So let’s liken our current strategy against COVID-19 to sports: Half of the offensive linemen are, at the snap, casually standing up and watching the defensive line burst forward and sack the quarterback – over and over.

While no line of defense, including the vaccine, is perfect, the protection is better when all the players put in some effort. “Well, the quarterback sometimes gets sacked even when we try, so what’s the point?” That’s not how we will crawl out of this mess. Are you “that guy”?

So now that the vaccine has been around for more than a year with no widespread side effects. The virus is starting to out-evolve our defenses. Our medical personnel are literally begging for cooperation, so what’s it going to take?

The experts have urged, explained, put up prizes and gift cards, scolded, made getting the vaccine more convenient (in addition to free), and are making it more inconvenient to not be vaccinated.

Please at least consider what it will take to make you, personally, change your mind. More research? More studies? You’ve been given you that. More deaths and cases? You’ve gotten that, too — 800,000 deaths in the U.S. so far, with more than 10,000 of them in Minnesota.

So, what’s it gonna take?

Dig in. If we’re all supposed to be on the same team — and we are — it’s time to defend one another. Take care this holiday season. We’d like to see you around for the next.


Mankato Free Press. December 18, 2021.

Editorial: In GOP vs. Mayo: We pick Mayo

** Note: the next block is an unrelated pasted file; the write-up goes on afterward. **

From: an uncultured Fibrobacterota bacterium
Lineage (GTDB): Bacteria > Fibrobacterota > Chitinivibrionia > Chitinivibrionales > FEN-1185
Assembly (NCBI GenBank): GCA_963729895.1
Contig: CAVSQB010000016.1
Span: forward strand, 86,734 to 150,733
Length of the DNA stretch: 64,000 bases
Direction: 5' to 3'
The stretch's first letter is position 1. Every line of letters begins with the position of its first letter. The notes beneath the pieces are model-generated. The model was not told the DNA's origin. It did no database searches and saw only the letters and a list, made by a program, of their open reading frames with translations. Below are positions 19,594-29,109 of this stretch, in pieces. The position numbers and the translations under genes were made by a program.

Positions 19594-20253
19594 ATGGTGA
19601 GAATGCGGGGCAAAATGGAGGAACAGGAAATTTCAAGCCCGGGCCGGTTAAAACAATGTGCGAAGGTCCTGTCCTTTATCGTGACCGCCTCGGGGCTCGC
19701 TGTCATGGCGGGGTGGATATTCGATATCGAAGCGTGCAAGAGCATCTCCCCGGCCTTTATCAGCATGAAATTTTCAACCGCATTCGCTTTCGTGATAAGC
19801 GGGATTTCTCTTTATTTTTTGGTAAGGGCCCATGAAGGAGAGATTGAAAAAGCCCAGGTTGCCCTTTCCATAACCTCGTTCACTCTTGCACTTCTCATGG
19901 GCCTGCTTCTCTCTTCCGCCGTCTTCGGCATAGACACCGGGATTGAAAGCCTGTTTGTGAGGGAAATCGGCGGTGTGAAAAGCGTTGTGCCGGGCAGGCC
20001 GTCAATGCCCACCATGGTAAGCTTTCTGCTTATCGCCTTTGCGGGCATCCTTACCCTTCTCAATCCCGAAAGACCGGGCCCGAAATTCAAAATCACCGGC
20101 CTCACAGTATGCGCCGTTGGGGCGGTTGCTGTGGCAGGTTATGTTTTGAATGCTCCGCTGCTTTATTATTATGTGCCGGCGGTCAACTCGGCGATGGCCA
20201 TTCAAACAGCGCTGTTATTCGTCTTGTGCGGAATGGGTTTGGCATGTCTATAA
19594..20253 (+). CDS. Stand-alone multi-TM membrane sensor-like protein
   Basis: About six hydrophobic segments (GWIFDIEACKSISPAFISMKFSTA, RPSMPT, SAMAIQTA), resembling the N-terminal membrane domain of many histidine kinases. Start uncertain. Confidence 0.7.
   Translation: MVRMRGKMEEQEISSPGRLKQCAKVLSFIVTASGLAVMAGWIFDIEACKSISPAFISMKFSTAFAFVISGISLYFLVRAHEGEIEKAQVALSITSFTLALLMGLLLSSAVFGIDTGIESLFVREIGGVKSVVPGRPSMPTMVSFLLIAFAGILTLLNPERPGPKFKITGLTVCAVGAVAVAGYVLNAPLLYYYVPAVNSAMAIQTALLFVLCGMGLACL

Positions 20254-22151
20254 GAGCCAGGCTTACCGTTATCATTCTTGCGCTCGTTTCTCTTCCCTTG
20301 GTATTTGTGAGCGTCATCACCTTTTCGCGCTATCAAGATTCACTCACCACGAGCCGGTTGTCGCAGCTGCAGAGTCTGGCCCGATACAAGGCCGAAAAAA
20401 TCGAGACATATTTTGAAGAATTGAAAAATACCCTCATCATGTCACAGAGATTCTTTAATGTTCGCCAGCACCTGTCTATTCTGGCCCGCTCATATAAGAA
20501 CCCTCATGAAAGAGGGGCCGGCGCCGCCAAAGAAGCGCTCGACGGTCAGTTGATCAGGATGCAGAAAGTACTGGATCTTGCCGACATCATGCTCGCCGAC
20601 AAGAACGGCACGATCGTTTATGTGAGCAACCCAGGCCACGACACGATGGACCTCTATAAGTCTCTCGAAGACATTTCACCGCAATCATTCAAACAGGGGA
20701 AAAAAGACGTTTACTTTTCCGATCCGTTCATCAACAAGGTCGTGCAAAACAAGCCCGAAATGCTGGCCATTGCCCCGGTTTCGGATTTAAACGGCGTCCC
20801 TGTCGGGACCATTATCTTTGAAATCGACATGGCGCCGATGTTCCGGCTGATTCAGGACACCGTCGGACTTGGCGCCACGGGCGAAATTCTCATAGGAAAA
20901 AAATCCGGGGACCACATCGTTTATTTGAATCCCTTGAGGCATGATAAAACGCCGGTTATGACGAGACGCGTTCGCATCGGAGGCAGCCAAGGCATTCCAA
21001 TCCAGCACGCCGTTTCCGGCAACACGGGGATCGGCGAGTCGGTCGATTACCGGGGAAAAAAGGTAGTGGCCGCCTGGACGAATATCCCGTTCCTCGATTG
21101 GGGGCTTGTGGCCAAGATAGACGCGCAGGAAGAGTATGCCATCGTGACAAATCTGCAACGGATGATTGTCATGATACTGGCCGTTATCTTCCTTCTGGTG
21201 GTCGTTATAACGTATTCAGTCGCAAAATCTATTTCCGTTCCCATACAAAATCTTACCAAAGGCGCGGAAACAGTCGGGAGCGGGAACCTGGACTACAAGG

Thumbs down to 38 members of the Minnesota House GOP caucus for their condemnation of the Mayo Clinic and its efforts to eradicate the spread of the COVID-19 virus that has killed 800,000 Americans.

We cannot fathom what these members of the GOP were thinking.

The House members signed a letter to Mayo condemning it for requiring its medical practitioners and health-care workers to be vaccinated.

Local legislators Glenn Gruenhagen, R-Glencoe; Paul Torkelson, R-Hanska; and John Petersburg, R-Waseca, signed the letter.

The GOP cited a “large number” of Mayo employees who were upset Mayo required the vaccine for their employees who, if unvaccinated, could spread the virus and endanger the lives of patients.

It’s hard to imagine that thought process here. It’s likely it didn’t involve science but how many political points legislators could make with the unvaccinated and the uninformed.

The letter, apparently penned by Rep. Peggy Bennett, R-Albert Lea, threatens state funding if it enforces the mandate.